Just when you think you know every program that the Harker Heights Public Library has to offer, it throws something new into the mix.

This time, the new program was “Bad Art Night,” courtesy of reference librarian Christina Link, and despite its name, Bad Art Night was an incredibly good idea.

Link said, “I got the idea from an adult library programming book. It seemed like it would be something fun and thought I’d give it a try.”

And so it was that on Tuesday night, a dozen people assembled for the first-ever Bad Art Night.

Link began the session with these words: “The point of this is to create purposefully bad art, so everything doesn’t have to be ‘just so.’ There is no direction — you can draw, you can paint, I have all the supplies.”

As people began selecting their supplies, from construction paper, drawing paper, paint, markers, pencils, glue, stickers, pipe cleaners, and other items, Link continued, “When we’re done, we’ll vote on the worst piece, and I’ve got prizes (for that and) the runners-up.”

Harker Heights resident Laurena Ward said, “I’ve been wanting to get more creative in my life, and when it said ‘Bad Art,’ I thought this might be my opportunity. I’ll probably use more stickers since I can’t draw.” Ward was creating a spooky graveyard scene using stickers and markers with construction paper.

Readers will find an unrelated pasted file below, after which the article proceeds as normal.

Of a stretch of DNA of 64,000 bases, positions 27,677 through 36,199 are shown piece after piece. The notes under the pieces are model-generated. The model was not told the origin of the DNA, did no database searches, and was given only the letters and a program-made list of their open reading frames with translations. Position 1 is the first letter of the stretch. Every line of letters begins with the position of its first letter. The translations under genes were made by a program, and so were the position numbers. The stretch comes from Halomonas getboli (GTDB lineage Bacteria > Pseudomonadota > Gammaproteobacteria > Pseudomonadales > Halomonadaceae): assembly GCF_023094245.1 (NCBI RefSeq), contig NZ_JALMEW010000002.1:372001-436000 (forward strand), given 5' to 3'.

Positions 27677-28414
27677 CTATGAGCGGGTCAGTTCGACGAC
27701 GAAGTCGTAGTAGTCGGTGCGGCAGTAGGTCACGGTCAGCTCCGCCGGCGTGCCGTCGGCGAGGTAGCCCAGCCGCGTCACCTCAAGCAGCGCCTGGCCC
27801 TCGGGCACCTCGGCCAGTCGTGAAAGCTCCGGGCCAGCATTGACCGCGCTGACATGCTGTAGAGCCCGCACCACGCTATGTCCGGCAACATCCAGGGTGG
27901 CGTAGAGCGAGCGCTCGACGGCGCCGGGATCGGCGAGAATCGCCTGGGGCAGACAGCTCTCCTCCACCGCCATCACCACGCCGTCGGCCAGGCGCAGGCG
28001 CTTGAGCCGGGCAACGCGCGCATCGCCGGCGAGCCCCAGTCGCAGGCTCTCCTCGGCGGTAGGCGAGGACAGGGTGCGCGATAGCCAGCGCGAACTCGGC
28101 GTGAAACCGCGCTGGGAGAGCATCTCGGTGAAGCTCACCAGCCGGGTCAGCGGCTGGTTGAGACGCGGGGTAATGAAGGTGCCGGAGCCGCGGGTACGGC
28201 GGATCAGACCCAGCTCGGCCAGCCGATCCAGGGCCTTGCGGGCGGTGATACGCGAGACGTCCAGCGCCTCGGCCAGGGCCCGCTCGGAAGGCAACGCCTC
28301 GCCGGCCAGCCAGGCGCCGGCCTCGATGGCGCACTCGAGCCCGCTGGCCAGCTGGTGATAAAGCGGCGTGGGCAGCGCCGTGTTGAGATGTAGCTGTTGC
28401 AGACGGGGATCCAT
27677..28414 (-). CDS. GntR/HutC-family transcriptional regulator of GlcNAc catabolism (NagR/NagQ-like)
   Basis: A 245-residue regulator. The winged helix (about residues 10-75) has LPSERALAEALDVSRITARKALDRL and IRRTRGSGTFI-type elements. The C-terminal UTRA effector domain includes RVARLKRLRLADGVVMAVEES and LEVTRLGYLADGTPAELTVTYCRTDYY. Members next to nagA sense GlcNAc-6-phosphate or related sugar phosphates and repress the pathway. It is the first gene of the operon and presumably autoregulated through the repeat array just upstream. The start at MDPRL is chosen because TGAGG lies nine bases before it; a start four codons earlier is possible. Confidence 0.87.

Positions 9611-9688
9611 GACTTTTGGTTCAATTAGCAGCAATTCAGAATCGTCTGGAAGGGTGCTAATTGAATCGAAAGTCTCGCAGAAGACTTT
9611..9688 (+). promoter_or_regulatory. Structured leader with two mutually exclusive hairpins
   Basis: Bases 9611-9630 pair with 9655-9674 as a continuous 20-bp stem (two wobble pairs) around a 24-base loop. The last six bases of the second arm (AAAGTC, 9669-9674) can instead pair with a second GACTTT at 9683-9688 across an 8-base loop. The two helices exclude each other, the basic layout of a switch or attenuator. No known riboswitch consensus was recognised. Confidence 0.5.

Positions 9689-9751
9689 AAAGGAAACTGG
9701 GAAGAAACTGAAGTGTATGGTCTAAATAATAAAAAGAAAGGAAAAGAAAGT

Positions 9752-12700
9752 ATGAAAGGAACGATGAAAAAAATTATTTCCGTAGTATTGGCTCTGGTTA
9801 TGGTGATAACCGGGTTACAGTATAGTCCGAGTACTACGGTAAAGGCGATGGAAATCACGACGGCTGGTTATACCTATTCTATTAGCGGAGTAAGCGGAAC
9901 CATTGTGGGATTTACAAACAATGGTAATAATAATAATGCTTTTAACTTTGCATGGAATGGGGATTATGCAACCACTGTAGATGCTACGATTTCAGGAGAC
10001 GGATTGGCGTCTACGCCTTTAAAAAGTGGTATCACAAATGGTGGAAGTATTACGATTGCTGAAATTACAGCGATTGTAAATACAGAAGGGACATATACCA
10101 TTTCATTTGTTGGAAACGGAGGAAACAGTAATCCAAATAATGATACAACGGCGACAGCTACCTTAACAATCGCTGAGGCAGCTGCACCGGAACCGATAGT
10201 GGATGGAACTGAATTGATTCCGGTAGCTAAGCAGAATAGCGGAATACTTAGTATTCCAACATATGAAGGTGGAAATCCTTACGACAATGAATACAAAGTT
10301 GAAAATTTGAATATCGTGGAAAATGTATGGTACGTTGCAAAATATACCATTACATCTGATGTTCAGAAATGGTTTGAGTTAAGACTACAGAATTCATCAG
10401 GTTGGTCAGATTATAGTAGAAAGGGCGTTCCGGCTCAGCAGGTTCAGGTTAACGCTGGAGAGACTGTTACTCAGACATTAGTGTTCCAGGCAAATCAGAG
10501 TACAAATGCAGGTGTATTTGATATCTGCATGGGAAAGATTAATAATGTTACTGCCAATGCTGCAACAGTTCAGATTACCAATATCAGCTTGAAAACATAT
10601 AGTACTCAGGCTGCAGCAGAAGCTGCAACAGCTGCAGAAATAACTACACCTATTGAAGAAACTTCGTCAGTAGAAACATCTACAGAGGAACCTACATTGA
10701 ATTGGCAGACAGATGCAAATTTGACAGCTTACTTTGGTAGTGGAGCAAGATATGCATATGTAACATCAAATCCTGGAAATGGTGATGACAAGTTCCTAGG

Ashton Rivera of Killeen was drawing using paper and pencil. He said, “I don’t know what I’m drawing. I’m just sketching away.” His sketch turned out to be a giant raven, which he then shaded in red and black and which he titled, “The Things Nightmares are Made Of.”

His brother, Arman Rivera, drew a picture of a man surrounded by thorns, with the only color being a red moon and red shading on the tips of the thorns.

He titled his picture, “Nightmare of Nightmares,” and described his pictures as, “Going down through the rabbit-hole of endless nightmares.”

Teenager and library volunteer Richard Santos made a picture with dragon stamps and Star Wars stickers; his two friends, Tajane Harrison and Kayden Crenshaw, created a picture together using stamps, stickers, pipe cleaners, and markers, which was held together by glue, tape, and staples.

At the end of the hour-long program, everyone voted on their favorite piece of bad art. First prize went to 4-year-old Ayanna August. First runner-up was the piece done by Harris and Crenshaw, and second runner-up was Ayanna’s mother, Tyria August.

Everyone received embroidered Harker Heights Public Library tote bags.

Ward said she really enjoyed the evening.

“There was no pressure,” she said. “I could just create.”

Link said she hopes to hold another Bad Art Night again in the future.

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